Kansas City education program welcomes, motivates students new to the United States

Posted at 5:35 PM, Jun 28, 2017
and last updated 2017-06-28 18:44:37-04

It can be a little nerve-wracking starting school for the first time, but imagine starting it in a new country. That's what 60 students are adjusting to at East High School this summer.

These students are a part of the New American Academy, where they learn about the American school system and the culture, while sharing their own culture with others. 

Students in the program have been in the U.S. less than a year and have had limited schooling experiences in their native country.

"Either they've not had access to school, or they've had gaps in their schooling," said KCPS Language Services Director Allyson Hile. "We're really geared toward oral language, and then also helping them find their way in the American school system and in America."

"The first day when I started I was a little bit scared," said Neville Muamab, a student from South Africa. "I was like, 'What is going to happen?' ... So, when I was in summer school, kids were happy with me, they were friendly."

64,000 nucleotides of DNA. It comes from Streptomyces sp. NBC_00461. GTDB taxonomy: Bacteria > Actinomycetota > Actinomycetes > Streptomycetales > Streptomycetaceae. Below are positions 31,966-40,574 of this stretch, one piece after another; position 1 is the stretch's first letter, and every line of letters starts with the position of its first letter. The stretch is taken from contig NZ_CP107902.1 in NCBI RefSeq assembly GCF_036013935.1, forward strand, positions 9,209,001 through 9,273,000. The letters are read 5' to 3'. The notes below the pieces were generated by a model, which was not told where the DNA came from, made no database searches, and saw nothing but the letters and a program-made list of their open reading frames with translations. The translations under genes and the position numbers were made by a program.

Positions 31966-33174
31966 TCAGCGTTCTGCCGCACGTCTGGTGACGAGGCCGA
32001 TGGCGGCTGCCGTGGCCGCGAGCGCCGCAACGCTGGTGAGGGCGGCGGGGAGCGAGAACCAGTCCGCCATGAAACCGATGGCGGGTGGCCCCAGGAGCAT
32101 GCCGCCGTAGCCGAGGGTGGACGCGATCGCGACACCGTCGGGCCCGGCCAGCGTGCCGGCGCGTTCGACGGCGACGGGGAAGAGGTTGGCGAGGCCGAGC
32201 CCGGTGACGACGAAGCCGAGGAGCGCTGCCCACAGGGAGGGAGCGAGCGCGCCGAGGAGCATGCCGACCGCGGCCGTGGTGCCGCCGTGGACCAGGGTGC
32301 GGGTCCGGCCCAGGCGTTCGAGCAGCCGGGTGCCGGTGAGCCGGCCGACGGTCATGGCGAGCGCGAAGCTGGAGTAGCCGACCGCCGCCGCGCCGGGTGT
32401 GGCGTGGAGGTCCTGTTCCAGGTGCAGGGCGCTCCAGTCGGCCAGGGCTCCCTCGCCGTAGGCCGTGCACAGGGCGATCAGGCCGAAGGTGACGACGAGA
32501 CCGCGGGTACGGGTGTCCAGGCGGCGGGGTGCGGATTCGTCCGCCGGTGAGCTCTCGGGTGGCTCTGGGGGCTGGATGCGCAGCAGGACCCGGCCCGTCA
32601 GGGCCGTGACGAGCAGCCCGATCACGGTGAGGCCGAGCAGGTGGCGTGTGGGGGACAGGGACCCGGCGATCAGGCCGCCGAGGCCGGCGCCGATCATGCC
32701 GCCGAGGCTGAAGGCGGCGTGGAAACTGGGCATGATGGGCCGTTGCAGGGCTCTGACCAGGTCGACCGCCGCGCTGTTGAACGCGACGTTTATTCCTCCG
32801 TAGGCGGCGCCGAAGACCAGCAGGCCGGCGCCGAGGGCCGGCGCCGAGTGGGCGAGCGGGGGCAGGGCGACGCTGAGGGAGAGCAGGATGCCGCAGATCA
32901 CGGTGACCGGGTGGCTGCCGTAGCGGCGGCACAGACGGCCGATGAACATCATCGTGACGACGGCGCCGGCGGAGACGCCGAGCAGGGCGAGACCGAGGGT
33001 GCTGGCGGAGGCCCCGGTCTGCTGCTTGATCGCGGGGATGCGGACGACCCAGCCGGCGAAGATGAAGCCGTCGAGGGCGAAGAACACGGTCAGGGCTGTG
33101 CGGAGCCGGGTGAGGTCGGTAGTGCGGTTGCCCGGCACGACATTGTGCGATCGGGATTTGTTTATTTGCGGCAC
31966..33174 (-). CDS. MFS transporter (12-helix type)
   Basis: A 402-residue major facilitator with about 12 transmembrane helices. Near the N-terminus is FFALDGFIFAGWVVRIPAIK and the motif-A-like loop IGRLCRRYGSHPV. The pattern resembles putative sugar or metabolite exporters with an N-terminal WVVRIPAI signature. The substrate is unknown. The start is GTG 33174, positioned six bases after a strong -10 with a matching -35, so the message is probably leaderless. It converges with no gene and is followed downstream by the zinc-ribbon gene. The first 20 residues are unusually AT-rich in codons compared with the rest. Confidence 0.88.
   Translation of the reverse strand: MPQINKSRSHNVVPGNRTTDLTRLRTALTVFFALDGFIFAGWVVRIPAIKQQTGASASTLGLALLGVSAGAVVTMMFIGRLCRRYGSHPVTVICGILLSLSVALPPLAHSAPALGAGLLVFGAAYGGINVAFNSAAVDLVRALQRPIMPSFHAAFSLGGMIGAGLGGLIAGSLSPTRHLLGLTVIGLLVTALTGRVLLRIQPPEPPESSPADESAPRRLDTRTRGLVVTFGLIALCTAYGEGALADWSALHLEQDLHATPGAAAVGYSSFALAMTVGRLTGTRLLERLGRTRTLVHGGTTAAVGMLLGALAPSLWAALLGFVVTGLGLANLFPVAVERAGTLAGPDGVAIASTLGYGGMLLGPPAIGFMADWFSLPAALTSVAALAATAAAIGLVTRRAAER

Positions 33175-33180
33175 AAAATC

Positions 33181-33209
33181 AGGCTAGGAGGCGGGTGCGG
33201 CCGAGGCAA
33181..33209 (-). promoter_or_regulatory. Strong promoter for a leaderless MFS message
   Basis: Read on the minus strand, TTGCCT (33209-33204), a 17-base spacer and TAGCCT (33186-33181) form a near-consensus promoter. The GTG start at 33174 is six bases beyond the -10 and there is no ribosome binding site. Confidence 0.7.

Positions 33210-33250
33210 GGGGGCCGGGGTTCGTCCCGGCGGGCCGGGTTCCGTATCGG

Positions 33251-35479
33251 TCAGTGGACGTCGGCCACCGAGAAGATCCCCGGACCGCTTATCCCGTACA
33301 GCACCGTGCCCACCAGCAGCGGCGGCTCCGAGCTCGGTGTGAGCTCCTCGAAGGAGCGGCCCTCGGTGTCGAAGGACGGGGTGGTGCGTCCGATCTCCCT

Muamab moved to the United Stated from South Africa about four months ago and has plans to become a doctor. He says this program helps him feel welcomed.

"The teachers are kind, and we get to do extra work, and we're concentrating on work," Muamab said.

Teacher Risa Woods says by teaching these new students, they get to share their own culture, experience and learn from each other's cultural experiences.

"My father is from a different country. He's from Iran," Woods said. "So, I think growing up in two different cultures, that's what initially got me interested, and then when I substitute taught in an ESL classroom, I just fell in love with it."

With a focus on the English language and American schooling, this program provides a smoother transition into the fall school year for incoming students. 

"They just feel safer and more comfortable ... when they have questions or when there's misconceptions or confusion," Hile said.

Muamab says the program allows people from all backgrounds to come together and learn.

"I think people can learn to be as one, because we are all are running for the future," he said.

"This is the story of Kansas City now," Woods said. "This is their neighborhood. This is their school. They're kids, essentially. It's impacting the culture of Kansas City; it's changing the culture of Kansas City."

There are roughly 150 elementary students going through the same program as Muamab right now at Gladstone Elementary.